Pipes freeze, break during our long cold winter

Water pooling from one of three water main breaks in Clarion reported on Feb 14 and 15

                An ongoing winter marked by exceptional cold has sent frost deeper than usual, resulting in pipes freezing underground across Wright County and beyond.


                A Facebook post by the City of Clarion advised that residents monitor their pipes as follows:


“Find the faucet closest to your meter (preferably a hard water faucet in the basement or lower level) and let the water run for at least 15-20 seconds. Check the temperature of the water, normal water temperature from the main should be approximately 56 degrees, if the temperature of your water is 40 degrees or lower, you may choose to let the water run at a small steady stream, the lower the temperature, the more water you need to run.”


                The City estimated the frost may have descended between 4 and a half to 5 and a half feet. According to Kendall Johnson, president of Oldson Plumbing of Eagle Grove, pipes are usually laid around four feet underground. “With lack of snow and extended cold, the frost just went deeper,” he said.

                Mike Goodwin of Mort’s Water Company in Latimer said that Belmond appeared to be the hardest-hit of area towns, where he had heard around 80 homes were without water. “A lot has to do with the soil types those homes are around,” Goodwin said. “There’s a lot of sand around Belmond, and that’s where they have problems.”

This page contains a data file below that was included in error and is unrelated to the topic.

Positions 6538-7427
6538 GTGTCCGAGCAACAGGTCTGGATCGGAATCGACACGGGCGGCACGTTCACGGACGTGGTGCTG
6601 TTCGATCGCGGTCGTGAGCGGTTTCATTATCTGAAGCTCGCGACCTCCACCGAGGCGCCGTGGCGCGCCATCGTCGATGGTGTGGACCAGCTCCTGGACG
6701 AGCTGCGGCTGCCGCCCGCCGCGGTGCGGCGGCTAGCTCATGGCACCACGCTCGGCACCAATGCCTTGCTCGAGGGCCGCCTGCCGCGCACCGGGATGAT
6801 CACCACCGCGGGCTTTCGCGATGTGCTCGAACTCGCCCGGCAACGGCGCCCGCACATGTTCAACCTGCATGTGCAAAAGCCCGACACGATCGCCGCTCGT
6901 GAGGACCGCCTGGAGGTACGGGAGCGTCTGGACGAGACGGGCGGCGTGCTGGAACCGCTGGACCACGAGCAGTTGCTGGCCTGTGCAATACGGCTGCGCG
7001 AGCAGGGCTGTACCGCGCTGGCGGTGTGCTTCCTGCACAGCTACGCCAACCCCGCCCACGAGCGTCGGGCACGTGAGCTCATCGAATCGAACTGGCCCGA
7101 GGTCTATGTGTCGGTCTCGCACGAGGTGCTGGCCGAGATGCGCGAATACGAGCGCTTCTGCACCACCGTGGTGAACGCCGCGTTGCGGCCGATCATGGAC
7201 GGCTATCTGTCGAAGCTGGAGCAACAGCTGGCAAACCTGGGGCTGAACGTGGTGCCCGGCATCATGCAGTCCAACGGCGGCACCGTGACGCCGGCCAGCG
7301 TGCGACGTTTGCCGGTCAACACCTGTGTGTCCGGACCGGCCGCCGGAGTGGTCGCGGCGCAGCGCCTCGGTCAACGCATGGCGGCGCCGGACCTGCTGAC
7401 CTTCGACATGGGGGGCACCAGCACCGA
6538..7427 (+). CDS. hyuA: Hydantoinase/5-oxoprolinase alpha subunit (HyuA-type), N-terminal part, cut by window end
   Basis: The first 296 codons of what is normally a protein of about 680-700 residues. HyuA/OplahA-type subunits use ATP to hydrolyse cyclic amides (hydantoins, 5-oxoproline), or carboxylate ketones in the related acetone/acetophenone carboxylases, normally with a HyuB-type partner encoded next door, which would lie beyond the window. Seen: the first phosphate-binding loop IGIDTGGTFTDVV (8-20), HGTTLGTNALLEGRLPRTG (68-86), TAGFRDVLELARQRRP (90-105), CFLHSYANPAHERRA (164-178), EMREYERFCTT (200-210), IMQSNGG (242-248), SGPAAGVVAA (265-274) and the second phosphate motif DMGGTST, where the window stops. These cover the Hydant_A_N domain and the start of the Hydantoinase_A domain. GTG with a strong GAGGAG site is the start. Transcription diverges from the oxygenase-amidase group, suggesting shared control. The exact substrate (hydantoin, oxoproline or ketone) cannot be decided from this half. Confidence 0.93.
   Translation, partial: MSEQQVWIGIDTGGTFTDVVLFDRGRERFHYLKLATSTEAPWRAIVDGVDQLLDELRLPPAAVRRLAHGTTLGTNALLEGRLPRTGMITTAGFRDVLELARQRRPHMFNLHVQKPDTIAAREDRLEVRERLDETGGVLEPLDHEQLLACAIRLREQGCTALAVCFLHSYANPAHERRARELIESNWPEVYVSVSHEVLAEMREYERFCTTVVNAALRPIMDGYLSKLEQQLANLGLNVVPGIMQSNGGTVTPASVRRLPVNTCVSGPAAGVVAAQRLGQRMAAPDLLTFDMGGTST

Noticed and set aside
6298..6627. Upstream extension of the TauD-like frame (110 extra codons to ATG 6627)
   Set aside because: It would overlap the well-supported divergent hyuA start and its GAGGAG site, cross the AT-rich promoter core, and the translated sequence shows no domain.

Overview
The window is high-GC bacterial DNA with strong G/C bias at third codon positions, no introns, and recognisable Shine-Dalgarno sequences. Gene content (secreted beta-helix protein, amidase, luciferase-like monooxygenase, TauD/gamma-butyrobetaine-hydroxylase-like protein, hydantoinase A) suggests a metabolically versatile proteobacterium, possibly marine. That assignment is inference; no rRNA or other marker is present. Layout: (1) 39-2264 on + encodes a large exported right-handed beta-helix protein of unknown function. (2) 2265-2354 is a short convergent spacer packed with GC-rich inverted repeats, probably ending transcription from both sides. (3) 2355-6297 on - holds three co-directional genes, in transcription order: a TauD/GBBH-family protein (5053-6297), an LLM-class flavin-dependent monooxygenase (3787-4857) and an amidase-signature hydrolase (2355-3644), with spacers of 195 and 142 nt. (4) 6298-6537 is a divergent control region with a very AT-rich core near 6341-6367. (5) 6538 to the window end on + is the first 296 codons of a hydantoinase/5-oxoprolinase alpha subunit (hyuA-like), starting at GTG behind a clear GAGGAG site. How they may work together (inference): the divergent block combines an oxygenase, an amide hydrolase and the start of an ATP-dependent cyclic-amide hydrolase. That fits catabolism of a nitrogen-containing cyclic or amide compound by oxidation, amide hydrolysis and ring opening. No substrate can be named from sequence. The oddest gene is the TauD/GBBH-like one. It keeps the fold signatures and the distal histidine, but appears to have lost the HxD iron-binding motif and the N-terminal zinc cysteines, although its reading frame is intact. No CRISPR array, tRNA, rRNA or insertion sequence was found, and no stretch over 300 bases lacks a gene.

For homes affected in Belmond, a Facebook post from the local school district states:

“The Belmond-Klemme Community School District will open up the Jacobson Elementary locker rooms for any who wish to shower or fill water jugs. The building will be open Monday-Friday 5 pm – 8 pm. Please bring towels and any toiletries you may need as those items will not be provided.


                Both Johnson and Goodwin suggest that the freezing problem will get worse before it gets better: as snow melts, it leaves the ground with less protection, pushing the frost further down during colder nighttime temperatures.